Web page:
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When did you start to learn productivity-boosting techniques and development tools e.g. Emmet? 🧰⏩

robole profile image Rob OLeary Updated on ・1 min read

Maybe you are familiar with the Web Developer Roadmap?

It's well thought out. One thing that I noticed that is not included is development tools and productivity techniques. Things like: using a linter, Browser Sync/Live Preview, using a particular IDE with extensions, Emmet, debugging with Dev Tools, bash scripts, and so on.

When I learned HTML in University, my teacher had us use notepad, and he warned us not to use an IDE to make our website submission, "he'd know", he told us! The attitude was minimal tools.

My friend began learning web development recently and she began with Atom. I don't know which is a better path overall, but I know I would have liked to be introduced to some of these things by someone else relatively early in my learning path.

What do you think?

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brettimus profile image
Boots

I always use the evolutionary analogy: “punctuated equilibrium”—I don’t evolve much... and then I do a lot!

That is, I use my current tools, maybe make tiny tweaks here and there, and then one day it just hits me: I could be doing better with my tools. So, I make a concerted effort for a few days, or weeks, and usually am the better for it!

Seeing other people’s’ setups is always a good way to inspire me too.

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robole profile image
Rob OLeary Author

I think punctuated equilibrium is my M.O. also for the most part. I do add a few items to a learning list and work my through it over time. I just think its strange that as programmers, we are crafts(wo)men, and learning how to use tools isn't covered much in education, its down to you to explore the possibilities yourself. In physical trades, learning tools complements techniques a lot more

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brettimus profile image
Boots

Yeah so true! I remember harboring resentments towards my math prof who had taught us how to code at uni—I felt like we should’ve spent more time learning tools. But then I realized that’s universal! Tooling is really a solo journey in many ways when it doesn’t have to be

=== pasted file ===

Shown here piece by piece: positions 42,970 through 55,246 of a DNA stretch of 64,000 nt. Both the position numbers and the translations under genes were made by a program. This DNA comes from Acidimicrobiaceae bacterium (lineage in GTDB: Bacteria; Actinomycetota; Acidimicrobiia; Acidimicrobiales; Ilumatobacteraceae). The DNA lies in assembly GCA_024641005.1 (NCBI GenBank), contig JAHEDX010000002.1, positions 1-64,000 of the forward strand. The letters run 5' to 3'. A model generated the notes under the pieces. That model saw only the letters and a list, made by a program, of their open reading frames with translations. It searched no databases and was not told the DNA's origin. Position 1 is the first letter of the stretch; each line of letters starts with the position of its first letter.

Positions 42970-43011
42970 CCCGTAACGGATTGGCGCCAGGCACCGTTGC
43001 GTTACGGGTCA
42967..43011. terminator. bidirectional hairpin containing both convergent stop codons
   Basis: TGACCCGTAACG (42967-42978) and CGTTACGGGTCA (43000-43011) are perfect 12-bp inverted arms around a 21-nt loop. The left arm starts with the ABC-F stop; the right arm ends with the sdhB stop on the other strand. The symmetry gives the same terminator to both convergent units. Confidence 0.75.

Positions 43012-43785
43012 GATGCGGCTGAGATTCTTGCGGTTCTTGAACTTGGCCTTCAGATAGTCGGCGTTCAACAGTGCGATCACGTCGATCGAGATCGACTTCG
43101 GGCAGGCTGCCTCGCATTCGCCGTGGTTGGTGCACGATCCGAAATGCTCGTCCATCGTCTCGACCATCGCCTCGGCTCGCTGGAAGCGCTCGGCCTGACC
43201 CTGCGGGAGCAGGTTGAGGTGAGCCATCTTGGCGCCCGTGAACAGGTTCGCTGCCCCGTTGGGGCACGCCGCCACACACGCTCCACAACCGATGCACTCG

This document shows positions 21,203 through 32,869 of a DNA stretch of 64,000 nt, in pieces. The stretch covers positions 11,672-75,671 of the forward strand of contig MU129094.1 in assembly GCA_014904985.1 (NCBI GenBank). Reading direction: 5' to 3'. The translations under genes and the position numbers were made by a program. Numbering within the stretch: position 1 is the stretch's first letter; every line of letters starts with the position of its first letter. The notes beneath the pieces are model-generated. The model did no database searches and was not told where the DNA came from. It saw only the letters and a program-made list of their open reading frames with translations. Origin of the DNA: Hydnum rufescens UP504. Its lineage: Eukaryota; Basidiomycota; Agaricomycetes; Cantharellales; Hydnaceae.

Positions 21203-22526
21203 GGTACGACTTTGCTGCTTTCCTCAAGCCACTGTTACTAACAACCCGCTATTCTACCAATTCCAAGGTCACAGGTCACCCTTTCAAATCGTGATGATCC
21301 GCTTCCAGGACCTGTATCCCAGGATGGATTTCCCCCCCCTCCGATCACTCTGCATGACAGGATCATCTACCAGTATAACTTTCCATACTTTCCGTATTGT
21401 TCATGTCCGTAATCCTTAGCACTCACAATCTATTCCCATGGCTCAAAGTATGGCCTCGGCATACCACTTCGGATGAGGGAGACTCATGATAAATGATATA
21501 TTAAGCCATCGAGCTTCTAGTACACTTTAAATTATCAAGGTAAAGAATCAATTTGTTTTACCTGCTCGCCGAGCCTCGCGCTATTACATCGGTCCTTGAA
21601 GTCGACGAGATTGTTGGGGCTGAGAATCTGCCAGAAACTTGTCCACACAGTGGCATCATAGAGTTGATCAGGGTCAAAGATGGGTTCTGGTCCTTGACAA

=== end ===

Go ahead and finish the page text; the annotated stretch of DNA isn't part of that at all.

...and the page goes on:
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robenkleene profile image
Roben Kleene

How did you improve your use of tools after realizing you could do so?

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brettimus profile image
Boots

Good question! Usually I had a concrete idea (I wanna learn more keyboard shortcuts, I feel like the way I debug is slow) so I could google and see what people had to say.

For me, screencasts we’re always helpful, even though usually I’m not a “visual learner” (I learn visually of course but prefer reading)

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stribny profile image
Petr Stříbný

I think people will eventually adopt the right tools, but it will take them time. That's why I am writing a book (efficientdeveloper.com) which will be about all the various tools and techniques that you might miss if you only focus on the language or technology.

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robole profile image
Rob OLeary Author

Sounds interesting. When will it be available?

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stribny profile image
Petr Stříbný

Hopefully in a couple of months. I think I will make it available even if I won't finish all chapters (I am using leanpub.com).

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robole profile image
Rob OLeary Author